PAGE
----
Air Assault Rifle: Germany’s Fabled FG42

By Tom Laemlein
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Air Assault Rifle: Germany’s Fabled FG42

April 20th, 2021

6 minute read

Germany’s assault rifles made a significant impression on the battlefields of World War II. The Sturmgewehr and its new intermediate 7.92mm “Kurz” cartridge greatly influenced the Soviets to adopt their M43 round, and to later develop the AK-47.

While U.S. Ordnance generally dismissed the MP44/StG44 rifles as poor designs, they were greatly impressed with the Fallschirmjagergewehr 42, the “paratrooper rifle” chambered in the standard German 7.92x57mm. The FG42 is less celebrated than the Sturmgewehr rifles, but it would influence several postwar designs, including the U.S. M60 machine gun.

FG42 with ammo
The FG42 with a standard 20-round magazine and magazine bandolier. Image: Author’s collection

Hard Lessons Learned

Development of the specialized FG42 can be traced to the zenith of German paratrooper operations during World War II. In early April 1941, Germany invaded Greece. By April 23rd, the Germans had completed their conquest of the nation and were poised to attack the island of Crete to secure their new gains in the Mediterranean. Crete was to become the largest German airborne operation of the war, and while the Fallschirmjager secured the island in 13 days, they paid an enormous price to do so.

Nazi paratroopers Crete
German paratroops ready to board their Ju52 transport before the Crete operation in 1941. Image: Author’s collection

German losses on Crete were exceptionally high, with about 6,700 total casualties. About 4,500 of those casualties were among the paratroopers and glider-borne troops. For example, some of the first German units that dropped on May 20, 1941 were nearly wiped out — the 1st Assault Regiment suffered 112 paratroopers killed out of 126 men dropped, while the 3rd Battalion lost 400 out of 600 men in the first day of fighting. The slaughter among the paratroopers and glider troops was startling, particularly because the island’s defenders were a mishmash of disparate Commonwealth infantry interspersed with Greek militia.

Most of the German paratroopers’ problems were based in their jump doctrine and the initial lack of firepower that it caused. German procedure called for low-altitude jumps, and this meant that individual weapons were not carried by the paratroopers. Separate weapons cannisters carried Mauser rifles, MG 34 machine gunsMP40 submachine guns and the related ammunition.

German paratroopers during WWII
German paratroops normally jumped from relatively low altitude and most of the weapons were dropped in a separate canisters. Image: Author’s collection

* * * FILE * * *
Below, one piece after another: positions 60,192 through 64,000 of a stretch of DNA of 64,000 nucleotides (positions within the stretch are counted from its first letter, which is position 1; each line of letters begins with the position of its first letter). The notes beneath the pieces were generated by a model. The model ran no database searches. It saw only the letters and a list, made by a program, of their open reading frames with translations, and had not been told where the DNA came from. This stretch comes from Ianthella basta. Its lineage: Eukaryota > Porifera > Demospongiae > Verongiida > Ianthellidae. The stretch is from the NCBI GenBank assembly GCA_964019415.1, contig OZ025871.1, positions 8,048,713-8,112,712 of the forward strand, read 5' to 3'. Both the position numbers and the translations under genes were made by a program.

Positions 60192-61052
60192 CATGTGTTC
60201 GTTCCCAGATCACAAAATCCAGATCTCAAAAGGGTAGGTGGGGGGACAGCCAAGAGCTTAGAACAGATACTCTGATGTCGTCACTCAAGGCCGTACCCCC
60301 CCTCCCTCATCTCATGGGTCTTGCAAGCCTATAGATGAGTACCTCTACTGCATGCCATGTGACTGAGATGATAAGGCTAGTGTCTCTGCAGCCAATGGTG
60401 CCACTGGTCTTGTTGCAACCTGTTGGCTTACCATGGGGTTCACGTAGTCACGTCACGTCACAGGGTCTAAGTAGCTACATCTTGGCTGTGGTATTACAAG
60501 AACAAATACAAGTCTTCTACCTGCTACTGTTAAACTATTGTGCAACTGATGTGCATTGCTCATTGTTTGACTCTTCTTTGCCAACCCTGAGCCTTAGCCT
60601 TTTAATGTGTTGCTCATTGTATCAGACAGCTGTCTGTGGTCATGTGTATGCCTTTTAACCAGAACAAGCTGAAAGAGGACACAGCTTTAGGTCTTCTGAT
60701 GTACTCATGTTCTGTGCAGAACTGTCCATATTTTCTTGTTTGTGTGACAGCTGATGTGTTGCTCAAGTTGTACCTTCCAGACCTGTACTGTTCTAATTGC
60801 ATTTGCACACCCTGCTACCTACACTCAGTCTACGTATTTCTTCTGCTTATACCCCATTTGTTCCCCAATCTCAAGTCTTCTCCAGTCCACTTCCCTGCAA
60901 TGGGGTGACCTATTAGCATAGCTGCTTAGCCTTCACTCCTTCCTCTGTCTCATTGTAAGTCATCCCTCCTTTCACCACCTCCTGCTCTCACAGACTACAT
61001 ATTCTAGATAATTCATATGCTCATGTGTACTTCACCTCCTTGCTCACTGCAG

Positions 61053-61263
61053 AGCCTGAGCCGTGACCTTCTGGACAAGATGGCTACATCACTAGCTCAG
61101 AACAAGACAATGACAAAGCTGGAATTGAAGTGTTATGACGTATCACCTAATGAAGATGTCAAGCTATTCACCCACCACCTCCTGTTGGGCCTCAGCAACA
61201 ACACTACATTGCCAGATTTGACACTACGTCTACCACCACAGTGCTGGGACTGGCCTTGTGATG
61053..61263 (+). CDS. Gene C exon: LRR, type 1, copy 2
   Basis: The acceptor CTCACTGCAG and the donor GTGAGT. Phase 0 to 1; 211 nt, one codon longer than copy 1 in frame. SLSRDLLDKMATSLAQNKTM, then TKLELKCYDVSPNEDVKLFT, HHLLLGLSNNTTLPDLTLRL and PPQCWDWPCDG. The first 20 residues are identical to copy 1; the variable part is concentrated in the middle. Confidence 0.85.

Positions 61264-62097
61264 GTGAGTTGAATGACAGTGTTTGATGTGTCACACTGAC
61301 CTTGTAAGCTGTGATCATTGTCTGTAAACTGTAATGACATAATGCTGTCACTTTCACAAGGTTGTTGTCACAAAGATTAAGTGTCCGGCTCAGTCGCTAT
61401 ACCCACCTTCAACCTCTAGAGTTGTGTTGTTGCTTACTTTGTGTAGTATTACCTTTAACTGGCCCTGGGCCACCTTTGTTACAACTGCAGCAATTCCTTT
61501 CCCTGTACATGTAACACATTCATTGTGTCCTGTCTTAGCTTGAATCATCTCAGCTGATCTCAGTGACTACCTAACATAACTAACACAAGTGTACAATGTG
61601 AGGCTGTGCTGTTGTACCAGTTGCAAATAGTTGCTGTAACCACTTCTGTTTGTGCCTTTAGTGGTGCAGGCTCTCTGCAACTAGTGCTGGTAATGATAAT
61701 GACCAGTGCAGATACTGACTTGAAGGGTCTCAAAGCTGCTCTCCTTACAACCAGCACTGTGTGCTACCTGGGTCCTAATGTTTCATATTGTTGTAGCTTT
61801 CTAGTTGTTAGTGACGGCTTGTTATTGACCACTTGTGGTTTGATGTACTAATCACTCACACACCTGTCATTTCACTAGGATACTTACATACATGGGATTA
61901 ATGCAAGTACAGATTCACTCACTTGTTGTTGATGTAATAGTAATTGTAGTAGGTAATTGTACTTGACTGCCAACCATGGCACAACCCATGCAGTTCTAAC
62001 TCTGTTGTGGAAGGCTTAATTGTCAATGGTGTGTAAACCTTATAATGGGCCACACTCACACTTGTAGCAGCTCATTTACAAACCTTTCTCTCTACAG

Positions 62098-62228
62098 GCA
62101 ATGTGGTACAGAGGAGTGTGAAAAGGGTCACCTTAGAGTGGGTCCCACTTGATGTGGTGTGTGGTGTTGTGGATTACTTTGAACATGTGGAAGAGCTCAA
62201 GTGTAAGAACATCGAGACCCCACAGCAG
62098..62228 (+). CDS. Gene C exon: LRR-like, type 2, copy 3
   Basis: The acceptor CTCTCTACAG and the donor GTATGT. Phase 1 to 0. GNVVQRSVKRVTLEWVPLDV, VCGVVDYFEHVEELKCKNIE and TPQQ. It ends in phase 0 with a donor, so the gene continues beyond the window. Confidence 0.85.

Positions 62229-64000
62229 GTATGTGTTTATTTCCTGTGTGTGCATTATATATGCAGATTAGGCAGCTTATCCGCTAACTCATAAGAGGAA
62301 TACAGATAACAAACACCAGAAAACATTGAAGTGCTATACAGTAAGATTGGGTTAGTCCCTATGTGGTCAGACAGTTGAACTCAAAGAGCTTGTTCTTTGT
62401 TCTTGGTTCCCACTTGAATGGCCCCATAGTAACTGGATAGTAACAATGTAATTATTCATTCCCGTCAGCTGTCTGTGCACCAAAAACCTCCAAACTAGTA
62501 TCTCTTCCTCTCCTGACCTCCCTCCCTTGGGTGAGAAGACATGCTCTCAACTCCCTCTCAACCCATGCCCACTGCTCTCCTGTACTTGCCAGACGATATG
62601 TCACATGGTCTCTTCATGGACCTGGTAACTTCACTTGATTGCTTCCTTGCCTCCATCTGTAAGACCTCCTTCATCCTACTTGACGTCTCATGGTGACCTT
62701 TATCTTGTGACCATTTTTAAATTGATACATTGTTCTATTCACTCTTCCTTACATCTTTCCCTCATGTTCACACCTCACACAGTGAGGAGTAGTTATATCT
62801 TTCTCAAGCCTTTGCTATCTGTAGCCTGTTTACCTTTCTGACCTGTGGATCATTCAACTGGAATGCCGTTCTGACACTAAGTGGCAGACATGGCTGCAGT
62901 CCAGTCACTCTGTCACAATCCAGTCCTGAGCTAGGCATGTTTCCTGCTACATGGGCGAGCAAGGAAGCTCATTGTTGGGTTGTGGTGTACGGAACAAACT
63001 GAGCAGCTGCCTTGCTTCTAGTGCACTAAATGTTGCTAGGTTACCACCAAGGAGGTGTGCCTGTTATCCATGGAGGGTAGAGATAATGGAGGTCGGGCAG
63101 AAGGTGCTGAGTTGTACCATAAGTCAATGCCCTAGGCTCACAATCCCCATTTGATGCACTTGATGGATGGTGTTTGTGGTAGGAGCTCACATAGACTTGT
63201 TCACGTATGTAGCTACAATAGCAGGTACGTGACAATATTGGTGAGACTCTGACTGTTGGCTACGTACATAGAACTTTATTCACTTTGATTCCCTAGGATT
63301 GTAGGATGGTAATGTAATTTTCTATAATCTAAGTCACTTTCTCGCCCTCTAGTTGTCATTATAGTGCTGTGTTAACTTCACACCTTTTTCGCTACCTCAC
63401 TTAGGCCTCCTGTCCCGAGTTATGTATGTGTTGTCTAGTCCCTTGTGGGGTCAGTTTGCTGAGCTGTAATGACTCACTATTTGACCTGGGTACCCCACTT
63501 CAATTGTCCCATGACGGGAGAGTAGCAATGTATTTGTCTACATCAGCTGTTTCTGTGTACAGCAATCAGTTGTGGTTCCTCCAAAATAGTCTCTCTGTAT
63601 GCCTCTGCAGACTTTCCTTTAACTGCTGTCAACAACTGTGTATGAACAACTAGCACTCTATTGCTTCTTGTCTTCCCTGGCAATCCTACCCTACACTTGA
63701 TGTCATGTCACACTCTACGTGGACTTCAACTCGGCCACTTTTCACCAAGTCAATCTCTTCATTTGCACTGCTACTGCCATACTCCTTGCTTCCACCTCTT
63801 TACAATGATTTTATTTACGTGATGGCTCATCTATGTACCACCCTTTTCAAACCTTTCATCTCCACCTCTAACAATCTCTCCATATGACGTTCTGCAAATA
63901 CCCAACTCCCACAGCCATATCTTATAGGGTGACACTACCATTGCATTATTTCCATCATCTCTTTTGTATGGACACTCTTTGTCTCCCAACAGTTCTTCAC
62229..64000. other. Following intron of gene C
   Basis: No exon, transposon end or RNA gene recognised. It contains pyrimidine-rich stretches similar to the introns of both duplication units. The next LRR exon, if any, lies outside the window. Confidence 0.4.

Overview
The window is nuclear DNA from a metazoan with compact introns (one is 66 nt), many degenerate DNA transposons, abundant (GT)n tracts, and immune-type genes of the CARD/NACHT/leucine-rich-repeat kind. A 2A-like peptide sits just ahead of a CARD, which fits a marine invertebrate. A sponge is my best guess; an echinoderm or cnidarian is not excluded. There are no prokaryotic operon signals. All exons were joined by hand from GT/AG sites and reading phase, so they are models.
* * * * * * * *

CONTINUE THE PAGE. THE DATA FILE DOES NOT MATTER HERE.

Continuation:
Immediately after landing, the German paratroopers were a tremendous disadvantage, limited to pistols and grenades until they could reach their weapons cannisters. During the Crete operation, the Germans had attempted to beef up their initial landing firepower by allowing 25 percent of the jump force to carry MP40 submachine guns.

This additional firepower did not make much of a difference. Since the paratroopers struggled to secure the landing zones, the following troops in gliders also suffered heavy casualties. The element of surprise was lost, and the casualties piled up. Many of the men in the early drops were shot before they could reach their weapons cannisters.

A Rifle Wish List

Crete proved a hard lesson, but the Fallschirmjager looked forward and pushed for a modern small arms design that could meet a wide range of battlefield needs. A program begun in 1940, was rapidly accelerated by the summer of 1941.

FG42 rifle
An early example of the FG42 brought to the U.S. for testing during the summer of 1944. Image: NARA

The wish list was a compilation of everything a 20th century soldier would come to desire in a battle rifle:

  • Semi- and full-auto capability
  • Uses the standard rifle and MG cartridge (7.92mm x 57)
  • No more than one meter in length
  • Weight equivalent to the Mauser 98k rifle  
  • Grenade-launching ability
  • Can be equipped with a telescopic sight
  • Can be equipped with a bayonet

German paratroops were under Luftwaffe control, and thus the requirement for a new rifle was specific to the German air force. Even so, everyone in Nazi Germany had to go through Adolf Hitler for approval. With the extreme losses suffered among the Fallschirmjager during the Crete operation, Hitler abandoned plans for major airborne operations and concluded there was no need for the new rifle. Behind the scenes, Luftwaffe Reichsmarschall Hermann Göring kept the “Fallschirmjagergewehr” project alive. By mid-December 1941, specifications had been issued to the German armaments industry.

Fallschirmjagergewehr 42 in action
The FG42 in use in Normandy during the summer of 1944. Image: General Patton Memorial Museum (GPMM)